Body Language and Manners

The seven year old girl down the street cocks her hip out, extends her opposing leg, tilts her head, and plays with her fingernails as she and my daughter chat. Where in the world did she learn this MOST unbecoming teenage girl posture that communicates “I don’t respect myself, and I don’t give a d*** about you”?

My malleable six year old has definitely noticed, and I can tell she is contemplating whether she is drawn to that sass posture or whether she disapproves. So I am doing what any good mother would do and brainwashing her before she has time to decide for herself.

Over the last year, we have chosen one area of manners or behavior to focus on every season. The key is making it fun and putting it in proper context. Manners failures are not sins; we observe manners in order to show respect for the dignity of others and for ourselves.

My husband and I enjoy ourselves immensely when we are demonstrating for the kids what to do and what not to do, and the kids are in stitches. Watching adults exhibit poor manners is hilarious and makes a real impression. Once we have given demos and done some practice scenarios, all we have to do is gently remind them when a manners situation is imminent.

Over the summer, we focused on how to communicate with adults–stopping when addressed, standing still, speaking when spoken to, making eye contact, using Mr./Mrs. Last Name. This is the bare minimum, even for introverted children.

We then moved into a September refresher class on table manners, to prepare ourselves for several big events in October.

We are now onto body language, especially proper standing and sitting postures. I am having to treat the sassy girl posture delicately, to discuss what it communicates and to practice standing with legs together, back straight, arms by your side or gesturing. Standing upright communicates confidence, engagement, and respect. Another big area for us right now is sitting posture for girls, that is, sitting with legs together and backs straight–my girls wear skirts and dresses often, but even with pants, their legs should be relaxed but together. Way way too many girls and ladies sit spread-eagle these days. Is that supposed to be empowering? Fortunately our school reinforces what we are learning, especially with boys’ posture. When the middle school grammar teacher catches a boy slouching around with his hands in his pockets, she sews his pockets closed, and that nips it in the bud. My children think this is a riot and totally edgy.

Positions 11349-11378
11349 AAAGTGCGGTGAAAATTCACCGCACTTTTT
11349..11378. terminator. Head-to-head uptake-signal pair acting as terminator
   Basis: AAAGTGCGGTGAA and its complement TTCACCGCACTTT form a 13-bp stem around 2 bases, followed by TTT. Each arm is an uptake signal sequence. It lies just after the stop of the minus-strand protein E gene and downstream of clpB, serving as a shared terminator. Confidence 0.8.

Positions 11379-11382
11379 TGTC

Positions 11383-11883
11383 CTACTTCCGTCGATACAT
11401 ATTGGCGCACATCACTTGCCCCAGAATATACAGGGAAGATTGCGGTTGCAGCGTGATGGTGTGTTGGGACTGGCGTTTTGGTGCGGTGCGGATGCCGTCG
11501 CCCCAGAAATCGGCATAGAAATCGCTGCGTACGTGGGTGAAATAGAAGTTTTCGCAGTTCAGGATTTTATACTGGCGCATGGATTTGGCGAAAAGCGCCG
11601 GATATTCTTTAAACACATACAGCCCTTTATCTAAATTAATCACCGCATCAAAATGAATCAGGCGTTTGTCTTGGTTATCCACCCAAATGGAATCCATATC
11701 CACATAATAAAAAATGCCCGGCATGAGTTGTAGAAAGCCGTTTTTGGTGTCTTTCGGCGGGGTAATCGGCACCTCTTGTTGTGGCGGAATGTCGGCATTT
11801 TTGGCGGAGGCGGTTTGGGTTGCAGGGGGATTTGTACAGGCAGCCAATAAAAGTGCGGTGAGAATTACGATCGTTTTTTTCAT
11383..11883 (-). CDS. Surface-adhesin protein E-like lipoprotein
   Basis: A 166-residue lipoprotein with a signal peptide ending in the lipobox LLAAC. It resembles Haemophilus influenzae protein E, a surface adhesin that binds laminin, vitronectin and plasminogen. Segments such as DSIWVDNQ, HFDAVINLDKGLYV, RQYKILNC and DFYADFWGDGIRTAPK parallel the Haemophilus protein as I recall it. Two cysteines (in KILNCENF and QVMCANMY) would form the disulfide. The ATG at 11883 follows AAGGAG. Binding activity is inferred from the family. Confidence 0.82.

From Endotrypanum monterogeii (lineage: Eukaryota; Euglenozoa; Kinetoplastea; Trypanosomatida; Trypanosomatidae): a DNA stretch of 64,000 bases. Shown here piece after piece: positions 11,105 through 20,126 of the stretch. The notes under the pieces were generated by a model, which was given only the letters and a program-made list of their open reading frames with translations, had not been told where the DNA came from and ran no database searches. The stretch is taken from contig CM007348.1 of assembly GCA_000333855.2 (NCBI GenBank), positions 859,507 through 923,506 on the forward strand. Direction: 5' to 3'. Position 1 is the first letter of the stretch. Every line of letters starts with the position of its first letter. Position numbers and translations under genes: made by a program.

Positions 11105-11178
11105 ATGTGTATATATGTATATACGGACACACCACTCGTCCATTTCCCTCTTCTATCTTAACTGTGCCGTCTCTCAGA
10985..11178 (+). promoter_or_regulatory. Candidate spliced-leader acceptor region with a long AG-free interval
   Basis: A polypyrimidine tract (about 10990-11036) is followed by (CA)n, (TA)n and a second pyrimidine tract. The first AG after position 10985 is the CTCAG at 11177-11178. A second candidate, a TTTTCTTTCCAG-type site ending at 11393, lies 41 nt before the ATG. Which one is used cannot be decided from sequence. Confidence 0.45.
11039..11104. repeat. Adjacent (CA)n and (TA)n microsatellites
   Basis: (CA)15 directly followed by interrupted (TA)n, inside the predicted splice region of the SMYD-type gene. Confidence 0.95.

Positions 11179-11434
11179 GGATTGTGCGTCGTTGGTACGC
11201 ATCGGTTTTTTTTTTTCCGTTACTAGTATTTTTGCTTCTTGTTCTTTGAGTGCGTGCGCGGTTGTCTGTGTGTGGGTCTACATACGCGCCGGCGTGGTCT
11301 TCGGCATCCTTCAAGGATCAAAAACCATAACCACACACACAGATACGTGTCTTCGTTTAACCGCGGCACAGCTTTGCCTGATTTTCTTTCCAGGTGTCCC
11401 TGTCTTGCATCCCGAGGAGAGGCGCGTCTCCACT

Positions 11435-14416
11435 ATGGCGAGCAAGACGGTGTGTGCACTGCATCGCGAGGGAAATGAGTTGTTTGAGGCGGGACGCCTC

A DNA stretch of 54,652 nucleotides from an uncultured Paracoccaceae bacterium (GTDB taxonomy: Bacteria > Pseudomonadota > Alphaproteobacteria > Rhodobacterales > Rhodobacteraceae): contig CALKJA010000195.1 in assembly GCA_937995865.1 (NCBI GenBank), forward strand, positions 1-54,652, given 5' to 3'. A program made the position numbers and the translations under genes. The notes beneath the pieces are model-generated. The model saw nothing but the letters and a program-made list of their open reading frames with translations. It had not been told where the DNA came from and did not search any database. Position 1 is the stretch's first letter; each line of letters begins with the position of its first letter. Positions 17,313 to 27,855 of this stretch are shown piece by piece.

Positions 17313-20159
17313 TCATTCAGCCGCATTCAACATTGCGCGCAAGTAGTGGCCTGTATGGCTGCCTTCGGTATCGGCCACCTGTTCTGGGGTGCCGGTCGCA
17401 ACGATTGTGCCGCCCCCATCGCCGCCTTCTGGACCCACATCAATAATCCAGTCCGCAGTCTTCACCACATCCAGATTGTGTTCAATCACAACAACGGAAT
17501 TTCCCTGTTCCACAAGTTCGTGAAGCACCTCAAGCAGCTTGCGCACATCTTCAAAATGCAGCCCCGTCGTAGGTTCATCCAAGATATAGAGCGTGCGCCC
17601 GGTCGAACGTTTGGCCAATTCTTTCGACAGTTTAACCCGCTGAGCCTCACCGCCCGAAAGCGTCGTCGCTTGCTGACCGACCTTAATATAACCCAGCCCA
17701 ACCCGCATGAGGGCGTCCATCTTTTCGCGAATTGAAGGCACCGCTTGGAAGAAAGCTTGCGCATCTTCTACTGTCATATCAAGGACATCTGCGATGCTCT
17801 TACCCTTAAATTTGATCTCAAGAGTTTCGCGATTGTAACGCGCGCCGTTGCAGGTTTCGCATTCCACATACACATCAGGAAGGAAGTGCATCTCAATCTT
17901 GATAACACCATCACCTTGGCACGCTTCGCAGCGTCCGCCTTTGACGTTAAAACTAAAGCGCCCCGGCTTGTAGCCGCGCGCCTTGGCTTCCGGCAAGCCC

Very few tenets of traditional etiquette are arbitrary, even down to the small details that only Emily Post had memorized–those details smooth social interactions and honor our own dignity and the dignity of others. The Southerner in me grieves the loss of some lovely norms of etiquette that are just too old-fashioned to survive. But at minimum, my husband and I want to exemplify basic norms of manners and etiquette, so that they come naturally to our children.  I hope my girls will sit and stand with refinement, my boys will hold doors and protect ladies, my children will greet adults properly, we’ll write thank you notes before we play… and we’ll continue laughing through our family manners sessions one season at a time.

 

 

 

 

 

  • Anonymous

    I love this post.u00a0 And I love the thought of you and your hubby imitating bad manners for the kids.u00a0 Perhaps you should make a video or your demonstrations?u00a0 ;-)

  • Drjfs71

    Why aren’t you telling your sons to sit with their legs together? Once you know the answer to this you’ll know why telling your daughters to do it is sexist.

    • Jurismater

      Cryptic challenges like yours really go a long way in facilitating discussion Dr JFS : )nnBut to be honest, I don’t really know how gentlemen are supposed to sit, or at least how to train a 5 year old boy to sit properly… I depend on my husband for that.

  • Anonymous

    I agree…your demonstrations must be hilarious and really cement to the kids how ridiculous some of these behaviors are. Too often I let the fact that my child can’t sit in his chair for a meal without falling out be an excuse for not dealing with the finer points of manners, but you have inspired me!u00a0nnWe can all tell when a gentleman or lady walks into the room. I saw it often in politics. And it commands attention and respect, but does need to be cultivated.u00a0

  • Erin Galloway Groeber

    I love this post too b/c I love etiquette no matter how seemingly antiquated!u00a0 My question is, what do you tell your 6u00a0y-o the “sassy girl posture” communicates?u00a0 And, how do you tell her thatu00a0w/out encouraging your daughter to be judgmental toward her 7 y-o friend? nnI love the idea of manners demonstrations!u00a0 How fun.u00a0

    • Jurismater

      Erin, such a great question, I don’t know the secret to communicating these things. I try to evaluate constantly whether I’m teaching the kids to be discerning or just intolerant and judgmental. I think emphasizing the positive is good–behaving like this communicates all these good things–instead of dwelling on bad manners and the negative things they communicate.nnI tell her the sass posture communicates “I don’t care”, and I can tell she has intuited for herself that there’s a dimension of impurity to it, but we haven’t discussed that.

  • http://buildingcathedrals.com Kat

    JM, I hope you don’t mind if we steal your idea of role-playing good and bad manners – I think that it is one of the best ways to communicate these concepts to our children! Great post!

  • Pingback: Dinner Table Manners | Building Cathedrals


CLOSE | X

HIDE | X